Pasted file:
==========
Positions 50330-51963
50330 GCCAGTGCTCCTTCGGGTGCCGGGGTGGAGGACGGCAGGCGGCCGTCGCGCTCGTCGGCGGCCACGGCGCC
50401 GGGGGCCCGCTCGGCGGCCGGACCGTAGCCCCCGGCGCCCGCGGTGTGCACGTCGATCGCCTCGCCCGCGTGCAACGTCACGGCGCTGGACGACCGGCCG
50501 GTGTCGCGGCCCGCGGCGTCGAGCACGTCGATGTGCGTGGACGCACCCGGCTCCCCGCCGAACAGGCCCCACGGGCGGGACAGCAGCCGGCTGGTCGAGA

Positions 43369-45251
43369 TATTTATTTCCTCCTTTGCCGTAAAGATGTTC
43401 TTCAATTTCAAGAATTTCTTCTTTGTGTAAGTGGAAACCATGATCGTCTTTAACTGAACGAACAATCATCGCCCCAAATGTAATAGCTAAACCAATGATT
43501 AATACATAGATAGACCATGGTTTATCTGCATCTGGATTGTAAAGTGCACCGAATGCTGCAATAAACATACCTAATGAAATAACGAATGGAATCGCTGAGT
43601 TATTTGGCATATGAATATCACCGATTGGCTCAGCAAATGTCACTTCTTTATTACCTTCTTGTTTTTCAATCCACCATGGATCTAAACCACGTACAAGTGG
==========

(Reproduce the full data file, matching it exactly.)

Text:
Positions 50330-51963
50330 GCCAGTGCTCCTTCGGGTGCCGGGGTGGAGGACGGCAGGCGGCCGTCGCGCTCGTCGGCGGCCACGGCGCC
50401 GGGGGCCCGCTCGGCGGCCGGACCGTAGCCCCCGGCGCCCGCGGTGTGCACGTCGATCGCCTCGCCCGCGTGCAACGTCACGGCGCTGGACGACCGGCCG
50501 GTGTCGCGGCCCGCGGCGTCGAGCACGTCGATGTGCGTGGACGCACCCGGCTCCCCGCCGAACAGGCCCCACGGGCGGGACAGCAGCCGGCTGGTCGAGA

Positions 43369-45251
43369 TATTTATTTCCTCCTTTGCCGTAAAGATGTTC
43401 TTCAATTTCAAGAATTTCTTCTTTGTGTAAGTGGAAACCATGATCGTCTTTAACTGAACGAACAATCATCGCCCCAAATGTAATAGCTAAACCAATGATT
43501 AATACATAGATAGACCATGGTTTATCTGCATCTGGATTGTAAAGTGCACCGAATGCTGCAATAAACATACCTAATGAAATAACGAATGGAATCGCTGAGT
43601 TATTTGGCATATGAATATCACCGATTGGCTCAGCAAATGTCACTTCTTTATTACCTTCTTGTTTTTCAATCCACCATGGATCTAAACCACGTACAAGTGG